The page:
SIMANGGANG, Dec 1 — Chief Minister Datuk Patinggi Abang Johari Openg took a swipe at federal politicians who are indulging in an endless quarrel among themselves for positions, especially on who should be the next prime minister after Tun Dr Mahathir Mohamad steps down.
“There is this party whose leaders have no other things to do, except quarrel all the time,” he said, referring to the squabbles between factions aligned to PKR president Datuk Seri Anwar Ibrahim and his deputy, Datuk Seri Azmin Ali.
“Until today, they can’t even find solutions to their quarrel or search for a person who should be prime minister number eight or maybe, they are looking for prime minister number nine or number 10 or even number 11,” Abang Johari said at the groundbreaking ceremony for the construction of a RM5 million waterfront in Lingga, near here.
He also performed another ground ceremony for the construction of the Lingga service centre.
Abang Johari said the people in Sarawak considered themselves lucky because the state is peaceful and that its leaders, instead of fighting among themselves, are using their time to develop the state.
“We in Gabungan Parti Sarawak (GPS) don’t fight over positions or who should be the chief minister. Leaders come and leaders go. There is no issue to it.
“Whoever is the chief minister, he is the chief minister for all communities in Sarawak,” he said, adding that he became the chief minister after the demise of his predecessor Pehin Sri Adenan Satem in 2017.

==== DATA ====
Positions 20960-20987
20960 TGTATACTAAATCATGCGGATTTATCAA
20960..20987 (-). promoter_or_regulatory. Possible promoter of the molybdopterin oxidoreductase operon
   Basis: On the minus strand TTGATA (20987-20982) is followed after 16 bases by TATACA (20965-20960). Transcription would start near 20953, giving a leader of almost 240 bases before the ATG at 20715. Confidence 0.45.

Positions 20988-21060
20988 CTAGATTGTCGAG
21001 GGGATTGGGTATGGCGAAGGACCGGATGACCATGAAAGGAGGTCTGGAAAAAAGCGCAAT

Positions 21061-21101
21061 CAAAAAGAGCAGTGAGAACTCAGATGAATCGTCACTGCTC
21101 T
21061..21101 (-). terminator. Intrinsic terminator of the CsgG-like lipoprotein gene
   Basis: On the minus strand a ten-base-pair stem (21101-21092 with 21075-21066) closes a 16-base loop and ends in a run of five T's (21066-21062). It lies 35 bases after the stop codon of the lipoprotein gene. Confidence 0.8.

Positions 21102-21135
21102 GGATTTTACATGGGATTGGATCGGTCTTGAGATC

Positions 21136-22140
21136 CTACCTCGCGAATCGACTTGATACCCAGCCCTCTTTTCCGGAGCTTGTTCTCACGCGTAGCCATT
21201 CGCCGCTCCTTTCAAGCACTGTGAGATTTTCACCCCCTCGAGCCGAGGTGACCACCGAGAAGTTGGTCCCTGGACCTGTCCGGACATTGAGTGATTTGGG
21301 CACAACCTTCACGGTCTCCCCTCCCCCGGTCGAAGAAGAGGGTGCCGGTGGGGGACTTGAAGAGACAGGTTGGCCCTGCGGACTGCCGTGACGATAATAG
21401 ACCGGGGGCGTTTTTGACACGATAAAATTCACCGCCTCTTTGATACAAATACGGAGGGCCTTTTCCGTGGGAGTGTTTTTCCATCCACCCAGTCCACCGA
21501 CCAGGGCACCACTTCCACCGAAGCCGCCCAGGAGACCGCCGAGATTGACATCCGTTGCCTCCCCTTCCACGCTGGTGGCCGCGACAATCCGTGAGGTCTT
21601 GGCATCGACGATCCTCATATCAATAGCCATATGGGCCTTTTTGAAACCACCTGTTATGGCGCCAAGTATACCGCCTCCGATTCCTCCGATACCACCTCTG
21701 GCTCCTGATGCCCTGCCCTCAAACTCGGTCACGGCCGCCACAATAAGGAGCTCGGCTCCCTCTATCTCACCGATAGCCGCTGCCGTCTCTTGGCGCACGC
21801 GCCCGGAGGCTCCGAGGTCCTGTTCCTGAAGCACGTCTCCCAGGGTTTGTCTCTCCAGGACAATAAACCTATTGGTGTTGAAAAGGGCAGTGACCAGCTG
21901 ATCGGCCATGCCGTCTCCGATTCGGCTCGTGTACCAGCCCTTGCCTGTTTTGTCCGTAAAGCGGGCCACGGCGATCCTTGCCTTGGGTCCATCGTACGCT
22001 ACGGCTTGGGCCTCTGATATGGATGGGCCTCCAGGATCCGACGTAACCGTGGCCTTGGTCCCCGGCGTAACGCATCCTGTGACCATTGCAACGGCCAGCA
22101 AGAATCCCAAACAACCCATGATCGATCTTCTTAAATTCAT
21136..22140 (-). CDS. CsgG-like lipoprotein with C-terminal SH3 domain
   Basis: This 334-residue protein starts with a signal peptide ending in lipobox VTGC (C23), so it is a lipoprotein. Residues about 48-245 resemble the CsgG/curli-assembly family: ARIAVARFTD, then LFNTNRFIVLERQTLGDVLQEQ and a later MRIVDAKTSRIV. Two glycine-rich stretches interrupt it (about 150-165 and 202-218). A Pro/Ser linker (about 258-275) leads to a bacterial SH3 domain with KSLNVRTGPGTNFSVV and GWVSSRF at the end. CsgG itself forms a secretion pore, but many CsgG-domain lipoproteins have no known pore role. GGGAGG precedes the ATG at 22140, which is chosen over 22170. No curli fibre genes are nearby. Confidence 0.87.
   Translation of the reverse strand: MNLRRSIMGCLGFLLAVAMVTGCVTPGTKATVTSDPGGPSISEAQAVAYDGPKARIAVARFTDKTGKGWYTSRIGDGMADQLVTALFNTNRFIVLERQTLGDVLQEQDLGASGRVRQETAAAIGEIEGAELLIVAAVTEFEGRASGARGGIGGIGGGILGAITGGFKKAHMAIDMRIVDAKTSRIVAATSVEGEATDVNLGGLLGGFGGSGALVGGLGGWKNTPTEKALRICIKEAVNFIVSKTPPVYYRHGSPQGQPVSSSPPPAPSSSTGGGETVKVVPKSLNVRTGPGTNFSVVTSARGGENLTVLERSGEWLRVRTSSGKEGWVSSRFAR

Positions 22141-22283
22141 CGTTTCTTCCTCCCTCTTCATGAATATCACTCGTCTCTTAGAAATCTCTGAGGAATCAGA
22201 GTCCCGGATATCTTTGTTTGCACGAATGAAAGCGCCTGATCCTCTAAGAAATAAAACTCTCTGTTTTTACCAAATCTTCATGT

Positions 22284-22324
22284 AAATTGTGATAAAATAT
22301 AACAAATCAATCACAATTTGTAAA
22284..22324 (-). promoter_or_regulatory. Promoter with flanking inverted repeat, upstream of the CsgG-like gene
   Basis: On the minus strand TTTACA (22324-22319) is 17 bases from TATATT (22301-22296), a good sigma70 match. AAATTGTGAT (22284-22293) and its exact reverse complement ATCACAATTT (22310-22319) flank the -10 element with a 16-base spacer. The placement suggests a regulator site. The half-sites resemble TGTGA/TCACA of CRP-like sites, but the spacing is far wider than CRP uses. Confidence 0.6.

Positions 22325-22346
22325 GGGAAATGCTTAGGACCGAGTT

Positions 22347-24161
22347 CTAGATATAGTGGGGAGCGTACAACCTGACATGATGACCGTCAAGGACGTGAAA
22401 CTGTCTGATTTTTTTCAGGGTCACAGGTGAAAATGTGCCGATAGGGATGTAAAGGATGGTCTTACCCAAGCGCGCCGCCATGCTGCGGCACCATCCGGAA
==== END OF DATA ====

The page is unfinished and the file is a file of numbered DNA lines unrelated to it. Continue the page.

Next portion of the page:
“Whether or not I like it, I have to take over as the chief minister,” Abang Johari said.
He said among his main tasks is to continue with Adenan’s work in improving the living standard of the rural communities.
He said it is for this reason that the state government allocated almost 70 per cent of the development budget for rural areas.
The chief minister also reminded the people to ensure that the state remains peaceful and its racial harmony be safeguarded.
“There are those outsiders who come to Sarawak to instigate us to quarrel among ourselves, just like them in Peninsular Malaysia,” he said, adding that the setting of the federal Village Community Management Council is a tool to break up the unity of the rural people.